A novel class of potential positron emission tomography (PET) radiotracers for imaging aminopeptidase N (also known as APN or CD13) and cannabinoid type 1 (CB1) receptors were designed and synthesised with an efficient chemical strategy. Both targets have remarkable diagnostic and therapeutic potential, in fact the CD13 receptors are over-expressed during tumour angiogenesis and the CB1 receptors are highly expressed in the brain playing important functions in several pathophysiological processes. The target compounds were obtained by means of oxime-bio-conjugation between fluoro-deoxy-carbohydrates, used as prosthetic groups, and hydroxylamine-functionalised cyclic NGR (asparagine-glycine-arginine) motif sequences for CD13 receptor and rimonabant-type pyrazoles for the CB1 receptor. In particular, aminooxy-cyclic NGR peptides were conjugated with the novel prosthetic group 5-FDR (5-fluoro-5-deoxy-D-ribose) and the aminooxy- pyrazole-type cannabinoid molecules were conjugated with both 5-FDR and with FDG (2-fluoro-2-deoxy-D-glucose). 5-FDR proved to be superior to FDG, as the bioconjugation reaction occurred in milder conditions (room temperature vs 100 °C) and at faster rate. Furthermore, we observed that the rate of the oxime bond formation depends on the solubility of the aminooxy-functionalized core used. In fact, the bioconjugation with hydrophilic cyclic aminooxy-NGR peptides was faster than in the case of lipophilic aminooxy-pyrazoles (10 min vs 20-30 min). The receptor affinity is decreased in the case of the CB1 receptors after conjugation with the fluoro-carbohydrates. This is not observed with the conjugated NGR peptides, which maintain similar affinity for the CD13 receptor compared with the unconjugated NGR. In conclusion, we have developed an efficient strategy for the synthesis of a novel class of CD13 ligands, which may be also produced in radiofluorinated form, and explored a novel bioconjugation strategy for CB1 receptor ligands. Both may have important applications in the development of PET tracers.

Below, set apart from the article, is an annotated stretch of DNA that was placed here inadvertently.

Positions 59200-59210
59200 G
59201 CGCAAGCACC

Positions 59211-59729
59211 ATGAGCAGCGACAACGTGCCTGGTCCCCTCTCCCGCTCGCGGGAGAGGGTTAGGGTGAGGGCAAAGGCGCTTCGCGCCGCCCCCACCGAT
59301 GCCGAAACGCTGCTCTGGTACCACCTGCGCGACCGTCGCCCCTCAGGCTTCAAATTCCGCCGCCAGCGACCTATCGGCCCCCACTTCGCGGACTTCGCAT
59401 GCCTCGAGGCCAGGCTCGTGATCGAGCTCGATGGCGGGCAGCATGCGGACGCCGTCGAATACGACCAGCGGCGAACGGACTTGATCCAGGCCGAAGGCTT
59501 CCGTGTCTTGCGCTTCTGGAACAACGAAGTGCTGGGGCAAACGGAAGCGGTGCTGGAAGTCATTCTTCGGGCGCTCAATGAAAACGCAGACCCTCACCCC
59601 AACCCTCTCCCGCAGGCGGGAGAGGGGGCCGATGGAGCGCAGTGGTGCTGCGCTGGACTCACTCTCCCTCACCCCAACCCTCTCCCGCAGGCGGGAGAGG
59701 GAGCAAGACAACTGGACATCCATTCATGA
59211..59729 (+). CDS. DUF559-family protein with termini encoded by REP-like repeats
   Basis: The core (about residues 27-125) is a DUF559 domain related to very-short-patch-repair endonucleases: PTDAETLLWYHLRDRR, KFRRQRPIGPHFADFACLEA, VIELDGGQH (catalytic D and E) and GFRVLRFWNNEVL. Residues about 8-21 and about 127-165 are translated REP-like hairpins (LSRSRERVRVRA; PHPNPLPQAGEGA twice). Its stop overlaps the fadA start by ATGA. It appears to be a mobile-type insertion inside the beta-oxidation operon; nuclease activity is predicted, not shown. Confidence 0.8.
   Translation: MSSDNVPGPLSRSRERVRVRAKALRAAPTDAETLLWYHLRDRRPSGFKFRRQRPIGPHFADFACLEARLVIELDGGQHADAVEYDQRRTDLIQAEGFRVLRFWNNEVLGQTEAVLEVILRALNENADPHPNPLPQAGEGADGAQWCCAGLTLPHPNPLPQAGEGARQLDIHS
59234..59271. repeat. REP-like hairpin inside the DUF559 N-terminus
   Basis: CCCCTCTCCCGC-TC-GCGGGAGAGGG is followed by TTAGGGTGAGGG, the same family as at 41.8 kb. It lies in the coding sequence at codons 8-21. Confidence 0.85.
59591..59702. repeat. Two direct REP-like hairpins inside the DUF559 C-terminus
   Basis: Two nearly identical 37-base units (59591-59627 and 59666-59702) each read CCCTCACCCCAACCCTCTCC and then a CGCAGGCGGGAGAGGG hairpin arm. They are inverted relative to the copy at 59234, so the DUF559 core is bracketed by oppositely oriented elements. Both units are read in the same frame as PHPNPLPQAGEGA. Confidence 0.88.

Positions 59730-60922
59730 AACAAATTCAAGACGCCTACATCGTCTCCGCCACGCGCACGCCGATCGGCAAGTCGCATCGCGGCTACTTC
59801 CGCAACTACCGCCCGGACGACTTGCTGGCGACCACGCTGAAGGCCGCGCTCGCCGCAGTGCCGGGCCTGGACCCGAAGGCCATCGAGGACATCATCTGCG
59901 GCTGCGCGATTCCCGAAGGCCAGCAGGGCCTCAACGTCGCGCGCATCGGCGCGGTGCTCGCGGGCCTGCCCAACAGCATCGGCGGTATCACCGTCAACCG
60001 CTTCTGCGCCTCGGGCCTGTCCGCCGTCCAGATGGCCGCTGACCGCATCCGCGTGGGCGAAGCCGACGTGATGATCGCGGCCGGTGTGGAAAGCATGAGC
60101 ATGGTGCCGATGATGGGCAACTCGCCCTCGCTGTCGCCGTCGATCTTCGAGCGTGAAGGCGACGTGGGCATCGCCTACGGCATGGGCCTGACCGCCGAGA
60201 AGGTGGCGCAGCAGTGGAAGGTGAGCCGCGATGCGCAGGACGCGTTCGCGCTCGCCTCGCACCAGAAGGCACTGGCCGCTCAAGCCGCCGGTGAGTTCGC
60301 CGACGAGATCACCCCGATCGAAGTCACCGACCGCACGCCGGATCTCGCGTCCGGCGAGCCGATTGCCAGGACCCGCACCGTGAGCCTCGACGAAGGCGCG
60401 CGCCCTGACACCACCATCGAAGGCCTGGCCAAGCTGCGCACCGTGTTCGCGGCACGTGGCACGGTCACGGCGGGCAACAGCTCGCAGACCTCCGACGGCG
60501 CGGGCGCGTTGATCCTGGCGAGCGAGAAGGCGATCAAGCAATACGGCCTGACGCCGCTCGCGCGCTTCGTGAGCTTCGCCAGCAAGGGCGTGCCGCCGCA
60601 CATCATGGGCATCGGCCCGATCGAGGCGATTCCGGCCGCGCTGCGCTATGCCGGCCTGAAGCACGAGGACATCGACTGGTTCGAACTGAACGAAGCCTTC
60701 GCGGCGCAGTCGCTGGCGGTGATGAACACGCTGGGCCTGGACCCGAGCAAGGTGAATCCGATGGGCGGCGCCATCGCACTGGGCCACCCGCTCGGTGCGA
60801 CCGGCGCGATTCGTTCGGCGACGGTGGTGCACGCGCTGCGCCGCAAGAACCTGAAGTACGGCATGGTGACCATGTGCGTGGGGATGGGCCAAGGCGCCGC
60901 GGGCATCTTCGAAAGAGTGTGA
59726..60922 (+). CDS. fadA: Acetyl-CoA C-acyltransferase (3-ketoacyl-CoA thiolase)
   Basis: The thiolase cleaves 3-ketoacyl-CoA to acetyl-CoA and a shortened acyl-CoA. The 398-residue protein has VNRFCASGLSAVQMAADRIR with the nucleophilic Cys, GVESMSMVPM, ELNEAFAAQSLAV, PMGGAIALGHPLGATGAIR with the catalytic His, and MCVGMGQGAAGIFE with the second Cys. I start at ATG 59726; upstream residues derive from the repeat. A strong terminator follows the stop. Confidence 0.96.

|Publisher||University of Aberdeen|
|Source Sets||Ethos UK|
|Type||Electronic Thesis or Dissertation|
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